Don and I got my father all settled in at home. Dad got his 2 X’s per week visiting nurse appointments scheduled and I recorded his doctor and rehab appointments on his calendar. Pop was given a 10 pound weight restriction, a liquid intake restriction, and a no driving for 2 weeks restriction. He was also encouraged to eat a heart healthy diet from now on but anyone who knows dad knows that ain’t gonna happen.  I assured the doctor that as long as we were in town and I was doing the cooking, dad would eat healthy. Other than that, the rest is up to dad.


The logging continues on state land abutting the property. This is all pine. 

My father followed his regime and continued improving until the morning of the 26th. Don and I were sound asleep in the Suite Pea when the phone rang at 5:30 am. It was pop, asking me to come right away. Don and I hastily dressed and ran up the drive to dad’s. Dad said he’d gotten out of bed to use the bathroom but found himself bouncing off the walls. Included with the dizziness was numbness down both arms and in his hands. He was also complaining of feeling very hot at the base of his head and pressure in his lower chest cavity. The pressure we later determined was anxiety. I called 911 immediately.


Don & Beau give you an idea how tall the stacks are. Don is 6′ tall.

Apparently dad’s neighbor Mike keeps a scanner turned on 24/7. He heard my distress call and came over right away. What a blessing to have a EMT right across the road! He immediately began checking dad’s vitals and relaying all pertinent information to the ambulance while it was enroute. I rode with pop to the hospital. It was one of the fastest and longest 40 mile trip’s I’ve ever made.


The scent of pine is heavenly.

Munson Hospital began doing blood work and a series of tests right away. Later that evening we learned dad had suffered a minor stroke that morning. He remained in the hospital another 2 days for observation and testing. Dad was released anew with no residual after effects. We are so very thankful.


Loggers are also cutting premium hardwood. These are cherry. 

So here it is the first of August and to look at my father you’d never guess what he’s been through the past 2 weeks. Don and I will remain on the property until dad sees his heart team again in September. If pop is given the thumbs up at that time, then we will break camp and depart the following morning. Don has gigs scheduled the end of September in Florida.

Here’s lookin’ at you kid…….


Our dirty little boy

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Making Progress


It’s cherry time in northern Michigan

The family property has been keeping Don and I busy while we await my father’s impending heart surgery. Projects that are long overdue are finally being tackled.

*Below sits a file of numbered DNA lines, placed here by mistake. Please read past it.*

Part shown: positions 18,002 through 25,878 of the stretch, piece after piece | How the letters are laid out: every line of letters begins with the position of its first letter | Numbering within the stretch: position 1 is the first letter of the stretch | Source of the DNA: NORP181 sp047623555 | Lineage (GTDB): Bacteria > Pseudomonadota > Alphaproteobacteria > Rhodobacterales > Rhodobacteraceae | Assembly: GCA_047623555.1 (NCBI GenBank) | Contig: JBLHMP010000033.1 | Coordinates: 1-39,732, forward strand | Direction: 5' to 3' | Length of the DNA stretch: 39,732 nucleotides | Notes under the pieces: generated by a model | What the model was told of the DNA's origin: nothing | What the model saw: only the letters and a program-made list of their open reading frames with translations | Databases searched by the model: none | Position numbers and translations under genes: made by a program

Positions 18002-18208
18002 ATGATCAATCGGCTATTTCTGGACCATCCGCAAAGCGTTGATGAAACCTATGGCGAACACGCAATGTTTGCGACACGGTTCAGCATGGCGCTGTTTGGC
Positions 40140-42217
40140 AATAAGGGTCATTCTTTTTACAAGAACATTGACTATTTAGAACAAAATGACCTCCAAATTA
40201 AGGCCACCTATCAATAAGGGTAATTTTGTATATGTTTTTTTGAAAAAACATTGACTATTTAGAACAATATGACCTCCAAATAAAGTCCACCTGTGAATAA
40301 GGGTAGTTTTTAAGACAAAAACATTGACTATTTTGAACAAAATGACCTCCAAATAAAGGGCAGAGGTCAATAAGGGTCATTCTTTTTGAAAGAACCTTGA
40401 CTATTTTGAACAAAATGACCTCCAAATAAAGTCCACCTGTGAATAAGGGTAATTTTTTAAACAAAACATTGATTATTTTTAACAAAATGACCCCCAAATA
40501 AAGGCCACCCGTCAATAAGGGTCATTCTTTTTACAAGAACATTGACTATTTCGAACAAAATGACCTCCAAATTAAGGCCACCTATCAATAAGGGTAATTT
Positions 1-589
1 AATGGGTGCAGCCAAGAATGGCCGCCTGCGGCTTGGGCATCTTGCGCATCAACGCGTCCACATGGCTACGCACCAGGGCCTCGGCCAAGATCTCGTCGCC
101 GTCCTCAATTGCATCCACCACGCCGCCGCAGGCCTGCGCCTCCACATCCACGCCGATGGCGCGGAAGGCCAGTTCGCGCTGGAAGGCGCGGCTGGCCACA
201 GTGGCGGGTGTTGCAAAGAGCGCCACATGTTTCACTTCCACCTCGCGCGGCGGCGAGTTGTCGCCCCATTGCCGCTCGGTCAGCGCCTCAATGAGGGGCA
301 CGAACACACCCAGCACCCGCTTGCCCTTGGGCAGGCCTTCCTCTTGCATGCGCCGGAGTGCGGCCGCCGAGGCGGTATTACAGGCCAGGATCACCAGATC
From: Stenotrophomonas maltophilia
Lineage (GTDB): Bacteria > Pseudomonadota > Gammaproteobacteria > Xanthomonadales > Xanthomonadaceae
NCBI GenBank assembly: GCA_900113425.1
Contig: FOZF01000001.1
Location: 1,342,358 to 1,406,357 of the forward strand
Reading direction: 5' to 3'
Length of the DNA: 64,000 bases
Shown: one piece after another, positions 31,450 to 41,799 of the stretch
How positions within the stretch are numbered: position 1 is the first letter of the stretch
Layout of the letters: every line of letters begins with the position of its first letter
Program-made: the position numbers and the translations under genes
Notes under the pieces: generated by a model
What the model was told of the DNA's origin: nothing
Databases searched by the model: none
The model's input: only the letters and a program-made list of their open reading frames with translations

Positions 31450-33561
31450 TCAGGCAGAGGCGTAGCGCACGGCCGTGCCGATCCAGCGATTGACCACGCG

The view from our rear window one rainy afternoon



The bulk of the property is still in its original heavily wooded state since only the front few acres house living quarters and out buildings. However, a hiking trail was blazed through the back acreage many, many years ago that leads to a two track allowing access to state owned land. My father has long enjoyed taking his terrier Max on golf cart rides on the trail while looking for signs of wildlife. He hasn’t been able to do that the past two years due to downed trees on the trail. Don had wanted to make the path accessible once again so he and dad worked together at cutting and clearing away the downed trees. This worked out nicely for stockpiling campfire wood. Although, once that chore was done Don realized that the blackberry bushes had taken over the back end of the trail since no traffic had kept it worn down so between wielding his machete and the gas powered weed whacker, dad now has access all the way to the two track and beyond.

Dad's "new" fishing boat

Dad’s “new” boat

Another undertaking of Don’s was the cleaning out and organizing (somewhat) of dad’s garage and wood working shed. I’m convinced the garage has never looked as tidy in all the 20 years (probably more) it’s been around. It took Don an entire week to tackle both projects. The trailer is loaded with debris to be hauled to the county dump and I have already carted away a truckload of items to the local Goodwill. But what a difference! I wish I’d have taken before and after photos of the place.

Loons on Bear Lake

Mother Loon with her chicks at dusk on Bear Lake

With that chore completed Don decided to build a table top for Beau’s dog cage. The cage is an added piece of furniture we didn’t originally start traveling with. It’s situated in the only place available, between my recliner and the dining table/ desk combo. Adding it meant losing my end table, something I’ve dearly missed. He had intended to use a solid piece of oak for the table top because the Suite Pea’s interior is oak but after pricing it out he promptly changed his mind. Dad suggested using pine boards joined together, then stained with an oak finish. Don was hesitant to do so but pop showed him how to use “biscuits” to keep the boards securely together. I am extremely pleased with the finished product. I now have a place to set my drink and reading material again, and it’s attractive too.